Working from Home: Tips for Sanity

I read this article last Friday and decided to add my own spin!

https://www.fastcompany.com/90476020/working-from-home-7-smart-tips-to-help-you-get-more-done?utm_campaign=eem524%3A524%3As00%3A20200312_fc&utm_medium=Compass&utm_source=newsletter

 

The 7 smart tips in the article referenced above are:

  1. Get Dressed
  2. Create a Dedicated Workspace
  3. Set and Maintain Your Normal Hours
  4. Focus on Your Output
  5. Eat Healthy Lunches
  6. Schedule More Check-ins with Your Team
  7. Limit Distractions

These are all basic strategies for working remotely and some are easier to implement than others. Since I have been working remotely for the past 8 years, and across many time zones, I thought I would share some other ideas that have been helpful in keeping me engaged in work and with my teams, as well as balanced my family life.

Enhanced Communication

We all know to some extent that much of our daily communication at the office is non-verbal. We see a co-worker with clenched teeth, or notice an entire team disappear for 2 hours. These are non-verbal cues that help us to do some interpersonal research and interaction to ensure that we are completing our deliverable with the most relevant information available. When we return home at the end of the day, we see the non-verbals of our family members, and no doubt turn to the happiest member for some stress relief (maybe the family dog?)!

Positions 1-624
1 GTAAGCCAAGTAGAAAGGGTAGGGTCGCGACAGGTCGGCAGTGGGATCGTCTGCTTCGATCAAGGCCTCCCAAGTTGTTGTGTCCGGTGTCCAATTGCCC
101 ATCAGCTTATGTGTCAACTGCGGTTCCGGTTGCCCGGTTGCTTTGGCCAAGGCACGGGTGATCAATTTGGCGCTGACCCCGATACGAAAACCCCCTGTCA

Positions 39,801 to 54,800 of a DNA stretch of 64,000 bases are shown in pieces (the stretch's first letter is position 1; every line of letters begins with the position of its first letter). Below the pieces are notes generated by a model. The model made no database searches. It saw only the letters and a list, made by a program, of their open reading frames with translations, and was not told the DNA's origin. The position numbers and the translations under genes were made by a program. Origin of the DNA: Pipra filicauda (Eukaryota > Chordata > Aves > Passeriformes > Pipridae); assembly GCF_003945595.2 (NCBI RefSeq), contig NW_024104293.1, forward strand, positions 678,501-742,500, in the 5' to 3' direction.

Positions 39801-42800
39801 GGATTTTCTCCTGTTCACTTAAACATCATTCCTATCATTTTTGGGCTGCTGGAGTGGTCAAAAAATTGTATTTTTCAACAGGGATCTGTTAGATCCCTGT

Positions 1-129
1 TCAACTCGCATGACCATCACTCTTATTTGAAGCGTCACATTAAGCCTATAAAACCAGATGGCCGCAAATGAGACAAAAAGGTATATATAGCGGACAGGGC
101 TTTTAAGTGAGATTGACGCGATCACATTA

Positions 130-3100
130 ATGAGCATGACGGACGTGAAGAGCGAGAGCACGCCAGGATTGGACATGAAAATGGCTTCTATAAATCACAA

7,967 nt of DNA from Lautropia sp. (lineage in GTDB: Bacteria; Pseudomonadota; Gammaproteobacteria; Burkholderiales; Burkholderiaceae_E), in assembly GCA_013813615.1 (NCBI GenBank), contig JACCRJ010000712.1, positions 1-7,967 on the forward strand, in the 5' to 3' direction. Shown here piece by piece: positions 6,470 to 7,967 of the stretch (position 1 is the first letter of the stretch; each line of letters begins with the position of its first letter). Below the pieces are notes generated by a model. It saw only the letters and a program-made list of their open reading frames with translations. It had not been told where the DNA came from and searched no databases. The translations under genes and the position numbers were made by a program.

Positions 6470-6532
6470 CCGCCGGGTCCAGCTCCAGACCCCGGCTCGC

When all of our time is spent away from the office, we miss out on those non-verbal cues, so enhanced communication becomes helpful and effective. When we are suddenly available 24/7 to our household, expectations need to be set, so that everyone understands what appropriate work boundaries are during lockdown.

Here are some suggestions for teams:

  • If possible, use a shared app for managing projects or tasks such as Monday.com. You can use this as your virtual office, see input, comments and status
  • If an app is not right for your team, a daily morning email can work well